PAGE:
Although the Wandsworth and Battersea battalions began formation at the same time, the Wandsworth Battalion was already formed and sent off by October 1915, whilst Battersea had yet to fully form. This was raising some concerns in Battersea Town Hall, and on 12th October (and not for the first time) the Town Clerk wrote to “My Lord”, presumably the War Office, to share these concerns. Much of the concern was over the perception of Battersea due to the slow recruitment:
There seems to be a feeling (whether it is justified or not) that the impression outside Battersea is that Battersea is not doing all that it ought to do to aid the Empire, and the council, who in common with all their countrymen are anxious to help in every way, deplore, or perhaps it would be more correct to say, resent this.
The letter goes on to note that a recent recruiting column did not follow the streets advertised, which meant that some papers reported it having a cool reception in Battersea. In fact, residents were waiting in the streets which had been advertised, and so the reception was the fault of the organisers. Some local competition was also a factor, the Council did not “want it said that Wandsworth was more patriotic than Battersea”.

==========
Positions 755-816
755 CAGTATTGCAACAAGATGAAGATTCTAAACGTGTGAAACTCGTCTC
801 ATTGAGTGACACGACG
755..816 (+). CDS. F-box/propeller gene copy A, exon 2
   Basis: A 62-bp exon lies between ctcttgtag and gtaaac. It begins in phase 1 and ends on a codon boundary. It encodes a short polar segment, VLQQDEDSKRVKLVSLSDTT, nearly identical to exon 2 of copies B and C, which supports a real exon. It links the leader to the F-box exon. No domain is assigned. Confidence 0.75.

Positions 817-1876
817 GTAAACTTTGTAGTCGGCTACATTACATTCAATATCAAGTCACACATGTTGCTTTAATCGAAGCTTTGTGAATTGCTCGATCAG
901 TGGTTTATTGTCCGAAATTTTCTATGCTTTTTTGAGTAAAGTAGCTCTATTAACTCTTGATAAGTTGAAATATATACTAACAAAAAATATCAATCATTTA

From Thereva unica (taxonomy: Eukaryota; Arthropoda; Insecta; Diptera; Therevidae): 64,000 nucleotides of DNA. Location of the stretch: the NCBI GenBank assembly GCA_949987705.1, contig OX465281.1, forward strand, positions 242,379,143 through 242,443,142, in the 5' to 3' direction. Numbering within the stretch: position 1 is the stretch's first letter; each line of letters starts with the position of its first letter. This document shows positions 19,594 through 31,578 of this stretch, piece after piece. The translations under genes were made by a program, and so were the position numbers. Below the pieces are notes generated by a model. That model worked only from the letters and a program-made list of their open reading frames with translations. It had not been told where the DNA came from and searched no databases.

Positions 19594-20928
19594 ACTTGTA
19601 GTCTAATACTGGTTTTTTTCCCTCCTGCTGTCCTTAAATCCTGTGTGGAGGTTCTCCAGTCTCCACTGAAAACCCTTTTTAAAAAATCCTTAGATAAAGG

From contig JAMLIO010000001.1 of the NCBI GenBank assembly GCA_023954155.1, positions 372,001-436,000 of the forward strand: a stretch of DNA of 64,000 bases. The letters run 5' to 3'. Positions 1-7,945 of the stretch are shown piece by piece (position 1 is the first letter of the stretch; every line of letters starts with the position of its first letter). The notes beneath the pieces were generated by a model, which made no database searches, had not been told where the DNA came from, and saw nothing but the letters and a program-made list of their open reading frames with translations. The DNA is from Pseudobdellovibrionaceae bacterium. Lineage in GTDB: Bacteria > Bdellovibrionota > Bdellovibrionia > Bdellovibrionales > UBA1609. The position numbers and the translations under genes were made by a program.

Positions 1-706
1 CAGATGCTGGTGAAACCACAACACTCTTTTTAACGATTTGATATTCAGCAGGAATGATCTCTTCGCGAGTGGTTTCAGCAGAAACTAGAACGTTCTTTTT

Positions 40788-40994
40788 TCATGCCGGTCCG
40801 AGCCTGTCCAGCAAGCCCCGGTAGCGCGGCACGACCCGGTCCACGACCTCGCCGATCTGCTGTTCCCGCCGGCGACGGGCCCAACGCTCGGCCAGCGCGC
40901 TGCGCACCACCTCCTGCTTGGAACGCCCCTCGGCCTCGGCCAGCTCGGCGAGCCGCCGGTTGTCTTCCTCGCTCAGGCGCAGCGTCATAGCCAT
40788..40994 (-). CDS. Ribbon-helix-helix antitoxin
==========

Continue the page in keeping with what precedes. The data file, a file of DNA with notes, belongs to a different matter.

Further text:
A letter written by the Mayor and dated 28th September raised the same issue at length, which gives some of the background to the recruiting problem in Battersea. The Council was asked to raise a battalion on 21st April, and on 1st May the Recruiting Committee had written to say that they may not meet with much success, as many local men had joined the Camberwell Battalion and the 23rd County of London regiment had raised a second battalion and were in the process of raising a third – as this was based on St John’s Hill, many local men joined there. A letter from the War Office on 19th May referred to Lord Kitchener’s appeal for 300,000 more recruits, and the Mayor assumed that this superseded the appeal for a local battalion and that new recruits were to be used to fill gaps in existing battalions instead. He was anxious to do what was best for the Country, and sought guidance as to whether they should continue to try to raise a local battalion. The recruiting office in Battersea Town Hall was a general one, rather than solely for the Battersea Battalion, since June 1056 men had been examined by the Medical Officer, 647 of those were pronounced fit to serve but only 191 joined the Battersea Battalion – the remainder went to other regiments.
The Town Clerk’s letter proposed a solution to the problem. Wandsworth had no General Recruiting Office, so Wandsworth officers dealt with local recruits directly, while Battersea found it harder to have them directed to the local battalion. The Recruiting Committee were still keen to raise a local battalion, so suggested that the General Recruiting Office should be closed in order for the Battersea Battalion to have a “better prospect of securing Battersea men who desire to enlist”. The letter also asked about the possibility of a grant to help with recruiting – an answering letter from the War Office declined the grant, as local recruitment should come from local funds, and there does not appear to be an answer to the question of the Recruiting Office.
Battersea Recruitment correspondence, ref: MBB/8/2/15